Let no corrupt communication proceed out of your mouth, but that which is good to the use of edifying, that it may minister grace unto the hearers.
Verse 29. - Let no corrupt word proceed out of your mouth. Not pagans only, but some of whom better things might be expected, need this charge. How revolting is the tendency in some circles to foul and blasphemous conversation; to profane and obscene jests, songs, and allusions: to feed as it were on moral garbage! From Christian mouths no such word should ever issue - it is simply abominable. But that which is good for improvement of the occasion, that it may give grace to them that hear. Speaking should ever bear on improvement or edification, especially on turning passing things to good account. This should be the aim; it does not require speaking to be uniformly grave, but to have an object. It may be quite right to have an enlivening object, but among Christians it should always be such as befits their profession, and tends to help on the exalted objects at which they aim.
And grieve not the holy Spirit of God, whereby ye are sealed unto the day of redemption.
Verse 30. - And grieve not the Holy Spirit of God. Very solemn and emphatic counsel. The name is given with unusual fullness, in order to show the magnitude of the sin - τὸ Πνεῦμα τὸ ἅγιον τοῦ Θεοῦ, "The Spirit, the Holy Spirit of God." By an anthropopathy the Spirit is represented as grieved by such treatment as would grieve us - e.g. when his work is obstructed, when sin is trifled with, when Deity is treated carelessly, when place is given to the devil, when the spirit of the world is cherished. Those who act thus resemble the Sanballats and Tobiahs of the time of the restoration, who hindred the rebuilding of the temple and the restoration of order and prosperity. When the Holy Spirit would urge consecration, separation from the world, holy exercises, active service, our indolent and worldly hearts are liable to rebel and vex him. To grieve a parent heedlessly is a great sin; how much more to grieve the Spirit of God? In whom ye were sealed unto the day of redemption. The Spirit being rather the Seal than the Sealer, who is the Father (see Ephesians 1:13), it is better to translate in whom than by whom; besides, this preserves the force of the ἐν, which, whether used of Christ or of the other persons of the Godhead, is so characteristic of the Epistle. To grieve the Spirit is to help to obliterate the seal, and thus weaken the evidence of our redemption.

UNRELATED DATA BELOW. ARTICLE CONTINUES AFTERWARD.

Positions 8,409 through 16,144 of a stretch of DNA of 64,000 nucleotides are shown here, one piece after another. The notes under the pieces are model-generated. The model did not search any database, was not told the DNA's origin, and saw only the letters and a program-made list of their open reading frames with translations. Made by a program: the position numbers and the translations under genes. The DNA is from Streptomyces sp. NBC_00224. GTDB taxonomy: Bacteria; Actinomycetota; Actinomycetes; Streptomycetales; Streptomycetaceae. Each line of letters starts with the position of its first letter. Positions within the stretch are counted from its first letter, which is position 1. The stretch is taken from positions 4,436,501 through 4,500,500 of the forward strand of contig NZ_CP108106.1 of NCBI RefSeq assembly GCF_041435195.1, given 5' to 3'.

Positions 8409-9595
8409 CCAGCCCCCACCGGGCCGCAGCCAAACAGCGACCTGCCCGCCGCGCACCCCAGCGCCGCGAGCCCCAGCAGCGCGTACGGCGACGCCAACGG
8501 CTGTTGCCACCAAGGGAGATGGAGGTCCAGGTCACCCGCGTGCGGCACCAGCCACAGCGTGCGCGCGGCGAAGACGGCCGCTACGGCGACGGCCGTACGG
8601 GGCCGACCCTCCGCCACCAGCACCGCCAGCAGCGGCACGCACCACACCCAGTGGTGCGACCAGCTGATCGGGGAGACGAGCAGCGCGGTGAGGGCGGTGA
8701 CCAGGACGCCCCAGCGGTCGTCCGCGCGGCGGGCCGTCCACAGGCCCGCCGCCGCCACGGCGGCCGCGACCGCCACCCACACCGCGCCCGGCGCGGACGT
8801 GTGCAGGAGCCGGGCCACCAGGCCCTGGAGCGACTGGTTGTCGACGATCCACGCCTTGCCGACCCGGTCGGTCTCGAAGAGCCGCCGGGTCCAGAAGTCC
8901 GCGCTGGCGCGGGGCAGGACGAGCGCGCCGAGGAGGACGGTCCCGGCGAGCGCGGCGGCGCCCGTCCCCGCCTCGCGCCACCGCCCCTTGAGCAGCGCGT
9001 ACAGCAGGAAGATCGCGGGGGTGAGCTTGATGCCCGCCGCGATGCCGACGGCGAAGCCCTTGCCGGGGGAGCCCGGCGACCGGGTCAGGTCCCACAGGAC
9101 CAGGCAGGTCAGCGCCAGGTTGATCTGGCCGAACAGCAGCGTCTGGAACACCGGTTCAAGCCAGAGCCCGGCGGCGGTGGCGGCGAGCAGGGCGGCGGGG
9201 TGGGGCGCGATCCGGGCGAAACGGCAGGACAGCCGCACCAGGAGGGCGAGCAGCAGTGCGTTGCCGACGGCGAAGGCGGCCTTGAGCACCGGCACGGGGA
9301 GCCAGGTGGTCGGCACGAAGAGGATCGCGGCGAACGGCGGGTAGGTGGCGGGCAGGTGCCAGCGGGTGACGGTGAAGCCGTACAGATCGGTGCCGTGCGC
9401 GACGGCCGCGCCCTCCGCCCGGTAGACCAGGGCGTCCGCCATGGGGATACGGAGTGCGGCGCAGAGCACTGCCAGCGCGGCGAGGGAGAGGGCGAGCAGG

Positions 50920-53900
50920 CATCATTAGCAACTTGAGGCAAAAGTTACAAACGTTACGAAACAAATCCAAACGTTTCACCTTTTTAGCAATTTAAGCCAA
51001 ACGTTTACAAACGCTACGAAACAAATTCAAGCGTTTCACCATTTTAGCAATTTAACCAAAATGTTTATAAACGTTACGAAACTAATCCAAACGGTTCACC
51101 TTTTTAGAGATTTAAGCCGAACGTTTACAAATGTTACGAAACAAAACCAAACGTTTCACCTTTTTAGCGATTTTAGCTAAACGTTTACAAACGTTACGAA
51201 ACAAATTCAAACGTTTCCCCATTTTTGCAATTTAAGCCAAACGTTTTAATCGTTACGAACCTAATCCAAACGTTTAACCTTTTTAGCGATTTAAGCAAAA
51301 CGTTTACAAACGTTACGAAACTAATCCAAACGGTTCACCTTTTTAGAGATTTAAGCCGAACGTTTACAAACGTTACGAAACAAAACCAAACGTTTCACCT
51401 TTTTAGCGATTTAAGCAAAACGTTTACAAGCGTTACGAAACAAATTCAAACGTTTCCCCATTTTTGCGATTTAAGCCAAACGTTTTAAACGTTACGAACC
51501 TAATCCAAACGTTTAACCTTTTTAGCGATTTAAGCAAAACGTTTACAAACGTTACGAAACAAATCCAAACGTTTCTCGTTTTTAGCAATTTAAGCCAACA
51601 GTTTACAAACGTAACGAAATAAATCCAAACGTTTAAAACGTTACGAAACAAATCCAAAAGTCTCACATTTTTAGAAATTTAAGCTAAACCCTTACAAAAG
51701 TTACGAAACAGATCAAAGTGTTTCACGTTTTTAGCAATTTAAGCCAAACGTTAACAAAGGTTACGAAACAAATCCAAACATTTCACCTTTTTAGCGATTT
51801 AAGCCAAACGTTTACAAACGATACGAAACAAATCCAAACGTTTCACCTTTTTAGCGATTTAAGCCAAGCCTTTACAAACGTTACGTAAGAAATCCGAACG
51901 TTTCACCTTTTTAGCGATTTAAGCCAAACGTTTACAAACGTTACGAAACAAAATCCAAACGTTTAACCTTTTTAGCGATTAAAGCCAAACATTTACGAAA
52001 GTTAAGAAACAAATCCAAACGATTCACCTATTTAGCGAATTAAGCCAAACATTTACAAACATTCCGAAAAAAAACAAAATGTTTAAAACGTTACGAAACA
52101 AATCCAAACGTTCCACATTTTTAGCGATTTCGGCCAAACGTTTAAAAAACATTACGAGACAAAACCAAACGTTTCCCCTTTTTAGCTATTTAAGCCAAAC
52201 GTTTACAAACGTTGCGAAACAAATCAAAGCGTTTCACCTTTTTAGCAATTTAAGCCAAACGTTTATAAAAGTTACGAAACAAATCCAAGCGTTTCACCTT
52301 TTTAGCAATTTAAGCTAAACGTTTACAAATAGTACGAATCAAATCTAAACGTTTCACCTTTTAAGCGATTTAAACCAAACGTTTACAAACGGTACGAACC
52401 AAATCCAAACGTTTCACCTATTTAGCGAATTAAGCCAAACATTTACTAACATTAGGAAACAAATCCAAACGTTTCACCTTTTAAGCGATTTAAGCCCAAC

Let all bitterness, and wrath, and anger, and clamour, and evil speaking, be put away from you, with all malice:
Verse 31. - Let all bitterness; not only in speech, but in mind, disposition, habit. And wrath and anger; nearly synonymous, but perhaps" wrath" is equivalent to the tumultuous excited state of mind, out of which comes anger, the settled feeling of dislike and enmity. And clamor and evil-speaking be put away from you; "clamor," equivalent to the loud noise of strife, the excited shouting down of opponents; "evil-speaking," the more deliberate habit of running down their character, exciting an evil feeling against them in the minds of others. With all malice; equivalent to wishing evil, whether in a more pronounced or in a latent and half-conscious form, whether expressing itself in the way of coarse malediction or lurking in a corner of the heart, as an evil spirit of which we should be ashamed; all are rags of the old man, as disgraceful to Christians as literal rags to a man of position; utterly unworthy of the regenerated child of God. Chrysostom, rather fancifully, treats them as a genealogy: "Bitterness bred wrath, wrath anger, anger clamor, clamor evil-speaking, which is railing."
And be ye kind one to another, tenderhearted, forgiving one another, even as God for Christ's sake hath forgiven you.
Verse 32. - But be ye kind one to another, tender-hearted, forgiving one another (opposed to bitterness, wrath, anger; Bengel). Kind (χρηστοί), sweet, amiable in disposition, subduing all that is harsh and hasty, encouraging all that is gentle and good; tender-hearted (εὔσπλαγχνοι), denoting a specially compassionate feeling, such as may arise from the thought of the infirmities, griefs, and miseries to which more or less all are subject; these emotional conditions to bear the practical fruit of forgiveness, and the forgiveness to be mutual (χαριζόμενοι ἑαυτοῖς), as if under the feeling that what you give today you require to ask tomorrow, net being too hard on the faults of others, remembering that you have your own. Even as God in Christ also forgave you. The A.V. rendering, "for Christ's sake," is objectionable every way: it is not literal; it omits the characteristic feature of the Epistle, "in Christ," losing the force of the consideration that the forgiveness was dispensed by the Father, acting with or wholly one with the Son; and it gives a shade of countenance to the great error that the Father personally was not disposed to forgive till he was prevailed on to do so by the interposition of the Son. The aorist, "forgave," is more literal and better than the perfect, "hath forgiven;" it points to a definite time when forgiveness was bestowed, viz. the moment of real belief in Christ, and hearty acceptance of his grace. The vague atmosphere in which many envelop the question of their forgiveness is very hurtful; it checks their thanksgivings, dulls their joy, quenches hope, and dilutes the great dynamic power of the gospel - the power that impels us to forgive our brother, as well as to abound in the work of the Lord with a tender conscience, the sense of forgiveness urges to the most full and hearty doing of God's will; but when hypocrites, with seared consciences claim to be forgiven, they steal what is not their own, and become more abandoned to wickedness.

The Pulpit Commentary, Electronic Database. Copyright © 2001, 2003, 2005, 2006, 2010 by BibleSoft, inc., Used by permission